By the late 1980s, concern that the United States was “running out of landfill space” had reached crisis dimensions. In addition, some environmental commentators forecast that we would “run out of resources” if present consumption patterns persisted. These twin concerns prompted a dramatic shift toward increased recycling. By 1995, nearly all states had implemented laws requiring or encouraging household and commercial recycling. The number of curbside recycling programs in the United States jumped from a few hundred to over 7,000 in a five-year period from 1989 to 1994.
The advent of these curbside recycling programs generated both applause and controversy. Few observers of the changing waste management scene opposed the basic concept of recycling; however, many critics raised the specter that curbside recycling programs were costly. Some local government officials, already facing financial constraints, began to claim that recycling programs cost more than traditional waste collection and disposal. Claims that recycling was costly escalated when a rapid influx of materials collected in the new recycling programs resulted in steep declines in scrap values of materials.
Instead of receiving as much as $60 or more per ton of recycled materials (in the aggregate), they began receiving as little as $15 or $20 per ton. This decline in receipts from sale of recyclables meant local recyclers received much lower revenues to offset program costs than had been anticipated. The result? A vigorous debate over the costs and merits of the new-fangled recycling programs. Just four years after the rapid increase in curbside recycling programs, the cost picture has undergone a fairly dramatic shift. The aggregate scrap value of a typical ton of municipal waste brought in as much as $100 per ton in some instances. Thus, instead of a meager $15 to $20, program operators were receiving four-to fivefold higher revenues from the sale of materials.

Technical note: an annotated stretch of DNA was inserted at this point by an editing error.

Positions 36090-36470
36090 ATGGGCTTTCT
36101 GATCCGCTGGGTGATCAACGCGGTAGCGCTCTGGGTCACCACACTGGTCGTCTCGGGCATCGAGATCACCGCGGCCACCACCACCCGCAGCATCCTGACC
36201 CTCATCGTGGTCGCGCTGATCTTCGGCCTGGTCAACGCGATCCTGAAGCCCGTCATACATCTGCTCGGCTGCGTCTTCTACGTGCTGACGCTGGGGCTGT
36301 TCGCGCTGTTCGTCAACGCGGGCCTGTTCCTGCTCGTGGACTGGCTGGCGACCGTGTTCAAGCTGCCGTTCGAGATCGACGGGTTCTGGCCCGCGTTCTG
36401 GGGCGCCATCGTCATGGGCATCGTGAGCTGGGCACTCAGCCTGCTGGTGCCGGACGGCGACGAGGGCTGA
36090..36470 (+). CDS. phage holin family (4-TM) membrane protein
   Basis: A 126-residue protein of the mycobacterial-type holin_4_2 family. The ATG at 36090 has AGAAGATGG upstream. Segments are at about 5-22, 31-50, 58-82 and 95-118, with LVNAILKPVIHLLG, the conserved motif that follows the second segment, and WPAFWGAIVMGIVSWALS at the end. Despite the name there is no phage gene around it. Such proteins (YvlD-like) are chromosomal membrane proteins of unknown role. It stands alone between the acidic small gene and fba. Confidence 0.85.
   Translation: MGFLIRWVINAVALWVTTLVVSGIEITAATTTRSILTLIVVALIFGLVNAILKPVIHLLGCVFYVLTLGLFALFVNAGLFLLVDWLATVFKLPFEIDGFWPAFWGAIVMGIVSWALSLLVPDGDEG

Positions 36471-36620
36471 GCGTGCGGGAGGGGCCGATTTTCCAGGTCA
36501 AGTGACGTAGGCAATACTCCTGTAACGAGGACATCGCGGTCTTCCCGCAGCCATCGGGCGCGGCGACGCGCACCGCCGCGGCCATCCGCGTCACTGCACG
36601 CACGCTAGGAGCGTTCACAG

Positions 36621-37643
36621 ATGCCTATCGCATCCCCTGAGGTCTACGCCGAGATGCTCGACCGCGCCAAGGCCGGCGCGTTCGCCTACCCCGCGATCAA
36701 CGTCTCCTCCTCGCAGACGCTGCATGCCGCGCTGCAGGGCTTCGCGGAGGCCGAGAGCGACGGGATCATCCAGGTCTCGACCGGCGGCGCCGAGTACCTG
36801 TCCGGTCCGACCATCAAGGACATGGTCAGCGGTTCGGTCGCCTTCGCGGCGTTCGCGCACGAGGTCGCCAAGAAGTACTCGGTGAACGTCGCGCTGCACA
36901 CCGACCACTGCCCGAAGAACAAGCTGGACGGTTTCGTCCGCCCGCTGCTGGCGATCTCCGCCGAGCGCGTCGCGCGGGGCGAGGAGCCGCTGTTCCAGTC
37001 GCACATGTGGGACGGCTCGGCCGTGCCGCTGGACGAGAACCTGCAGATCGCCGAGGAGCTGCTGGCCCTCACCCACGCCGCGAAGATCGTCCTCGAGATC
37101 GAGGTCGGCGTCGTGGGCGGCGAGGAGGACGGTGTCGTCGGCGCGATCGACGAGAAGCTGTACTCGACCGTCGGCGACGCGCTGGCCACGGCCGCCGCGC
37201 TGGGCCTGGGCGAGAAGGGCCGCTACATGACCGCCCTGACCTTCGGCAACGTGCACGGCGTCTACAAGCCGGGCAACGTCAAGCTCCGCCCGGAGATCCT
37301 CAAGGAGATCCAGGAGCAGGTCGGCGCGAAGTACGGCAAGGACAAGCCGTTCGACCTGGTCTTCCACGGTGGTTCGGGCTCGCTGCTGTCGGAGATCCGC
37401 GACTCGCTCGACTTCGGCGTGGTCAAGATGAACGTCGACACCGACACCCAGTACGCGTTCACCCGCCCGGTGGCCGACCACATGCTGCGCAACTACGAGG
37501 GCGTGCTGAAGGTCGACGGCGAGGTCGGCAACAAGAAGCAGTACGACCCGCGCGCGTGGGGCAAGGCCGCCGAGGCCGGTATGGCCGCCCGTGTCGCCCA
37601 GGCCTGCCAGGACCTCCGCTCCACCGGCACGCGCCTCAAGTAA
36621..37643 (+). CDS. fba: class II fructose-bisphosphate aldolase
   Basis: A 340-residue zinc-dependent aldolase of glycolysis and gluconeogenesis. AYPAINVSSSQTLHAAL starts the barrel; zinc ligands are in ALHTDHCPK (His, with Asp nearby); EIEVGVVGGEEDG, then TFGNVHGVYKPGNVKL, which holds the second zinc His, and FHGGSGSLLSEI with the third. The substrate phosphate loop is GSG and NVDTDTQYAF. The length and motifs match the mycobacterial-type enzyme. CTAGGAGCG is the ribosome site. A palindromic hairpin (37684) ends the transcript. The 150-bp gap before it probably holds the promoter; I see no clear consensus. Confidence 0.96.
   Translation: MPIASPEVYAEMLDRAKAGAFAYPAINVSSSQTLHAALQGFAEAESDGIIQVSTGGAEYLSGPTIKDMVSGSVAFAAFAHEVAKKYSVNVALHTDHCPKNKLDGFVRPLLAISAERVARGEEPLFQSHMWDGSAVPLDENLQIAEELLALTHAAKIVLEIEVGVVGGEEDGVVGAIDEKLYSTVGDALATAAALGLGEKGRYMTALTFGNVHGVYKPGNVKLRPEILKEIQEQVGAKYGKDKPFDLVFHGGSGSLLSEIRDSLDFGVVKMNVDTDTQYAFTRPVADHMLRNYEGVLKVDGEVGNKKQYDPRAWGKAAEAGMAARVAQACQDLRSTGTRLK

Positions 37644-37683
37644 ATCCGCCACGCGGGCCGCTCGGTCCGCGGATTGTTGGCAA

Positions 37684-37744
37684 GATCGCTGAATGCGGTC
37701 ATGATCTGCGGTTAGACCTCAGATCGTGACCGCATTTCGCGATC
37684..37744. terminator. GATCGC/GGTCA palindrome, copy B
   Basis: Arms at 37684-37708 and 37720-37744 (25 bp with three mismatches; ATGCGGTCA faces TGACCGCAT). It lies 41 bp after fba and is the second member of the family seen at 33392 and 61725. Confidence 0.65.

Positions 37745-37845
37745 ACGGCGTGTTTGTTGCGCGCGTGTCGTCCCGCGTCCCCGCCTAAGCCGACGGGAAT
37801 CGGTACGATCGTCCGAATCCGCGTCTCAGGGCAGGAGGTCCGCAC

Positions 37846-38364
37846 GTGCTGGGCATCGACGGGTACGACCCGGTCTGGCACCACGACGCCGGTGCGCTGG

This hefty increase in revenues has — at least temporarily — changed the cost picture for curbside recycling. Where programs had generated net costs of, say, $150 per ton of materials collected, they were costing well under $100 per ton by 1995. The very low costs of traditional waste collection and landfilling in some areas still made recycling the moreexpensive option for some communities. However, in other communities recycling became increasingly competitive — from a cost standpoint — as a waste-management alternative. This brief saga demonstrates the pitfalls of answering the question: “what does recycling cost?”
Recycling costs vary over time, depending on scrap values as well as on a learning curve in providing recycling services. They also vary significantly depending on demographics, program design, whether service is publicly or privately provided, and what materials are collected. Despite the vagaries of recycling costs, several basic comments about recycling costs and the dynamics that drive those costs can help policymakers — and citizens — sort out facts from fancy.
If anything conclusive can be said in response to the question”what does recycling cost?,” it is that “it all depends.” Recycling costs depend on time, place, and circumstance. The following series of questions were posed as part of a Paper Task Force project conduced by the Environmental Defense Fund and several private-sector firms and institutions. The responses were prepared in the context of that project.